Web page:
Honda CB400 Four resurrected after 30 years sitting outdoors…
The Honda CB400F is one of our favorite bikes from the entire CB series. It was an evolution of the CB350F, introduced in 1972 as the smallest four-cylinder motorcycle ever put in production. While the 37-hp CB400F did not have the outright power of the era’s two-stroke competition, the smooth-running engine, refinement, and sporty lines drew praise from riders and reviewers alike.
Enter Wayne Hawes of New South Wales, Australia, whose “End of Days scrambler” we previously featured. Wayne found the 1975 CB400F you see here while perusing eBay for a project. It turned out this particular model was for sale close to home, near an old racetrack. It only when Wayne started tearing down the motor that he learned the challenge before him:
“The first thing I did was drain any oil out of it and got a shock when around 4 liters of water came out first!”
Fortunately, Wayne apprenticed as a motor mechanic before he got into heavy industry, so he was up for the challenge. He brought the seized, sludge-filled engine back to life and rebuilt the bike into a cafe style. Besides the powder-coating and seat cover, he did all the work himself, including the re-lacing of the wheels and “Old English White” paint. Due to the lightweight nature of the build, he aptly the bike “White Lightning.”
Below, we get the full story from Wayne himself.
Honda CB400F Cafe Racer: In the Builder’s Words
I came across a beaten-up CB400F on EBay while looking for my next project bike.
It didn’t look too bad in the listing photos and was mostly all there but the motor was seized. I had never owned or ridden one but had read so many good things about the model, that I thought I’d take a chance on this bike, as it was for sale close to where I live.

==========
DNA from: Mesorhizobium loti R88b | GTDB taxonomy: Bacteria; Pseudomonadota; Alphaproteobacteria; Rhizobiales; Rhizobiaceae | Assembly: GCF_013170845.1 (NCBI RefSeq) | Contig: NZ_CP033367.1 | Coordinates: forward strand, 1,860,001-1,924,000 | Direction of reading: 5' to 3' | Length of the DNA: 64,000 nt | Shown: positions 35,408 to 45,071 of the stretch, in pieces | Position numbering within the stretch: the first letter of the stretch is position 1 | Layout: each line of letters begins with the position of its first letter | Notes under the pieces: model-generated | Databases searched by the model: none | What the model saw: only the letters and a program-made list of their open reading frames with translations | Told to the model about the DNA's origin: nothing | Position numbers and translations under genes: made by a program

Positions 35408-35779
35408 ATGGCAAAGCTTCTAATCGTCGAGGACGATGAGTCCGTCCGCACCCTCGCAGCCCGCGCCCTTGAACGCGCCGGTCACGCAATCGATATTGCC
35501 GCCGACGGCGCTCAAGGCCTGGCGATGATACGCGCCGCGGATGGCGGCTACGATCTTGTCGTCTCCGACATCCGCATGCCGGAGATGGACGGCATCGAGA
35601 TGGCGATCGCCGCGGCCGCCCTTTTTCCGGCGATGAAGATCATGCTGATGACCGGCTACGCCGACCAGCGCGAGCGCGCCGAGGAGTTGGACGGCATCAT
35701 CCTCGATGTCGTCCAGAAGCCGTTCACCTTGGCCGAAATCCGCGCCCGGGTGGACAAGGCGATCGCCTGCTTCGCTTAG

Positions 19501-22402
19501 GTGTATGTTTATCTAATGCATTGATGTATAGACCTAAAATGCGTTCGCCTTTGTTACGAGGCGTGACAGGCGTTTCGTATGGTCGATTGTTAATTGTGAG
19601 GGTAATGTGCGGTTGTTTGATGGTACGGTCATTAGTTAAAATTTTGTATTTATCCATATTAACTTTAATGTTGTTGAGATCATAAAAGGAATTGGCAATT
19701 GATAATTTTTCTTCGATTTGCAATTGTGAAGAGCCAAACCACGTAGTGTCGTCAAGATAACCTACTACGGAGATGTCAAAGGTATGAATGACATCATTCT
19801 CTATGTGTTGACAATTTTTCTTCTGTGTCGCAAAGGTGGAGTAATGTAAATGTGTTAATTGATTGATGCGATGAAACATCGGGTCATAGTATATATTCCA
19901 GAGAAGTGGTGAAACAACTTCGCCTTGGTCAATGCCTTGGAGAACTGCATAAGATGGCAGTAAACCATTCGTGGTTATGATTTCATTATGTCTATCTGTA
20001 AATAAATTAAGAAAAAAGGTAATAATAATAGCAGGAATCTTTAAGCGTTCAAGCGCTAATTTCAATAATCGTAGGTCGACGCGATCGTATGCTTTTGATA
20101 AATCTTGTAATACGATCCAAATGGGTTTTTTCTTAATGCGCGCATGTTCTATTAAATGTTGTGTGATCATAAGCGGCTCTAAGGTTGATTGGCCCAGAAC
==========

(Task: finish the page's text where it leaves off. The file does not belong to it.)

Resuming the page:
It wasn’t till I started to pull the motor down that I realized how bad a condition it was in. The first thing I did was drain any oil out of it and got a shock when around 4 liters of water came out first! That was when I knew it wasn’t going to be an easy rebuild. It seemed the bike had an extremely hard life and possibly been raced at some time given its poor condition and it came from near an old racetrack.
The problems I found during the motor strip were too numerous to go into, so I will just list the bits that needed to be replaced for it to run again:
- Crankshaft and rods
- Camshaft and valve collets
- Cylinder block
- Pistons and rings
- Timing plate
- Clutch steel plates/ friction plates
- All roller and plain bearings
- Primary drive and cam chain
Along with all the parts I had to source, there was a lot of work to be done to the bits that where salvageable. As example, 75% of the head bolt holes were stripped and required helicoiling, the gear selectors unsized and just a whole lot of cleaning to remove the sludge from the water/oil mix in the engine.
In all fairness, the motor should have been junked but I could not find a good motor in Australia to replace it with. So I worked with what I had and sourced second hand and NOS parts where I could on the net.
Once the motor was rebuilt, I remodeled some parts I had to create the ‘cafe’ seat and rear cowling and fitted the clip-ons and fairing, then painted it the “Old English White” in my garage. A new wiring loom and mini gauges completed the look.
The only things I outsourced during the build were the powder coating of the frame and the recovering of the seat in the brown leather. The rest I did myself including the re-lacing of the wheels to the new rims and all the painting. I did have a friend with a press give me a hand with the gearbox bearings.
I removed quite a bit of weight from the bike during the build, hence the name “White Lightning.”
The things that I am most proud of on the bike are all the hand made bits like the seat and the fork brace that I made in my garage for the bike and the fact I bought it “back to life” considering the state it was in after sitting outside for 30 odd years!